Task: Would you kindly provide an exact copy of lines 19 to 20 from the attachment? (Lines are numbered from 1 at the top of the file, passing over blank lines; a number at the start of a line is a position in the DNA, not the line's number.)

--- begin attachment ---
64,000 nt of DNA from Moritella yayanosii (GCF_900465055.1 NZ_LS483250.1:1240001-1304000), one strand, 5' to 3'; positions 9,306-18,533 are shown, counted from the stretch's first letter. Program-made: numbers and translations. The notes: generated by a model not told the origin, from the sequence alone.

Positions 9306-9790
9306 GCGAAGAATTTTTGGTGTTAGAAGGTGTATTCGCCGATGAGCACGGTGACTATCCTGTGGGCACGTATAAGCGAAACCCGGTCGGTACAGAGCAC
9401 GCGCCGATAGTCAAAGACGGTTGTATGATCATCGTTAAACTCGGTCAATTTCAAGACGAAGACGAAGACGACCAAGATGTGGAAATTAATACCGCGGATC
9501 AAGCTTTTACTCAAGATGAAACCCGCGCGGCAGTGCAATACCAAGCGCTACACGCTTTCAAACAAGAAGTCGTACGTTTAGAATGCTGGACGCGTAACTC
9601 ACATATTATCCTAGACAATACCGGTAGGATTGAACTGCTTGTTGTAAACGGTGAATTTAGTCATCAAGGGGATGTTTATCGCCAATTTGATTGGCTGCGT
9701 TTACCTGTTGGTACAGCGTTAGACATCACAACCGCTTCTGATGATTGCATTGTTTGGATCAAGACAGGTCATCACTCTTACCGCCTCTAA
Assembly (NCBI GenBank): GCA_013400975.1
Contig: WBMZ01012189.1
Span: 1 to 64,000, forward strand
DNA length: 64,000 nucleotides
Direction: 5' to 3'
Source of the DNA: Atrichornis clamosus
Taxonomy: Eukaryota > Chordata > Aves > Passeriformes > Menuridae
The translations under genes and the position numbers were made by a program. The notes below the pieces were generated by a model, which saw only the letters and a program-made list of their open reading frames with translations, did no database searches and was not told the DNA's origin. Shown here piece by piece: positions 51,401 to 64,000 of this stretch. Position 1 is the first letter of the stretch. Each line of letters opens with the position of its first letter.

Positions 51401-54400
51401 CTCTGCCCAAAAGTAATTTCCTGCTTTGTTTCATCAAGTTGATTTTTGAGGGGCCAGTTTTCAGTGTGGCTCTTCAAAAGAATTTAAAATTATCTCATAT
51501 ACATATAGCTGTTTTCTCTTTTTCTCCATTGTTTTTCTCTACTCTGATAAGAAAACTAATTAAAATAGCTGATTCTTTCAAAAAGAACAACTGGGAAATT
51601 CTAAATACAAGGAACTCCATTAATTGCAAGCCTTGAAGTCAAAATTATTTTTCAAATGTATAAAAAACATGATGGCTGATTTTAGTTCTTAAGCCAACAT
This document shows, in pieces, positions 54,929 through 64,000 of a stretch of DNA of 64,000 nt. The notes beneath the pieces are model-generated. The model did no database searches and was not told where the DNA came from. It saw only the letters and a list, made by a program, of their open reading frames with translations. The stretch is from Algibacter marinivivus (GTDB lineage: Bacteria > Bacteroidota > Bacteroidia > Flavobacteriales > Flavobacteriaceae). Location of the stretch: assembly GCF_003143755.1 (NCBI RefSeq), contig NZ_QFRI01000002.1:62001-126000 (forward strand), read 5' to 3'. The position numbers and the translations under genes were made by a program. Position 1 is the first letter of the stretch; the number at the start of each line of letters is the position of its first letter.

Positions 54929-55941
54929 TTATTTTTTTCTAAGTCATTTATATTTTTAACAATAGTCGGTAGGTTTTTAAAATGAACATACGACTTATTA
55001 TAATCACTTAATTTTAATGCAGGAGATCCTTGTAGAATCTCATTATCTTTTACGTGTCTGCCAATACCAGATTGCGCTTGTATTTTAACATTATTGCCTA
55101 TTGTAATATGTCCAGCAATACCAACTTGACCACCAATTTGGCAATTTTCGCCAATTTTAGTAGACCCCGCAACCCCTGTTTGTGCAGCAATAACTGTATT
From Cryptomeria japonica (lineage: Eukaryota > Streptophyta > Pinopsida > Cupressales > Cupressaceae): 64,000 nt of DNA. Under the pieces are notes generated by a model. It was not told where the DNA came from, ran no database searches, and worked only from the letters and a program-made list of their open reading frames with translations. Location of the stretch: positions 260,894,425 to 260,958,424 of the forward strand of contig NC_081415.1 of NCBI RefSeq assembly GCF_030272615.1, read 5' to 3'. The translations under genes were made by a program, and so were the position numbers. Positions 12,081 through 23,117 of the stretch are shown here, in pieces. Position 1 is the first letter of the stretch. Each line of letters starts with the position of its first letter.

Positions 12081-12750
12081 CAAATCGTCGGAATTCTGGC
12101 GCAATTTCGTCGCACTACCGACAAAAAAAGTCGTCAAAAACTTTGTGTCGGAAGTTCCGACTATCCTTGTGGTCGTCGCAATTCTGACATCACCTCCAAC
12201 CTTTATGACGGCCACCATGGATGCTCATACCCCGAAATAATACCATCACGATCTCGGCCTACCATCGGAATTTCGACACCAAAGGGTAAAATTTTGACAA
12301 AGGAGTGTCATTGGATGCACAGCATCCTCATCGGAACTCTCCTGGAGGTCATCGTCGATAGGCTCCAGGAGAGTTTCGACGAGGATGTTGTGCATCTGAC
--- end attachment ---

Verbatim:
51601 CTAAATACAAGGAACTCCATTAATTGCAAGCCTTGAAGTCAAAATTATTTTTCAAATGTATAAAAAACATGATGGCTGATTTTAGTTCTTAAGCCAACAT
This document shows, in pieces, positions 54,929 through 64,000 of a stretch of DNA of 64,000 nt. The notes beneath the pieces are model-generated. The model did no database searches and was not told where the DNA came from. It saw only the letters and a list, made by a program, of their open reading frames with translations. The stretch is from Algibacter marinivivus (GTDB lineage: Bacteria > Bacteroidota > Bacteroidia > Flavobacteriales > Flavobacteriaceae). Location of the stretch: assembly GCF_003143755.1 (NCBI RefSeq), contig NZ_QFRI01000002.1:62001-126000 (forward strand), read 5' to 3'. The position numbers and the translations under genes were made by a program. Position 1 is the first letter of the stretch; the number at the start of each line of letters is the position of its first letter.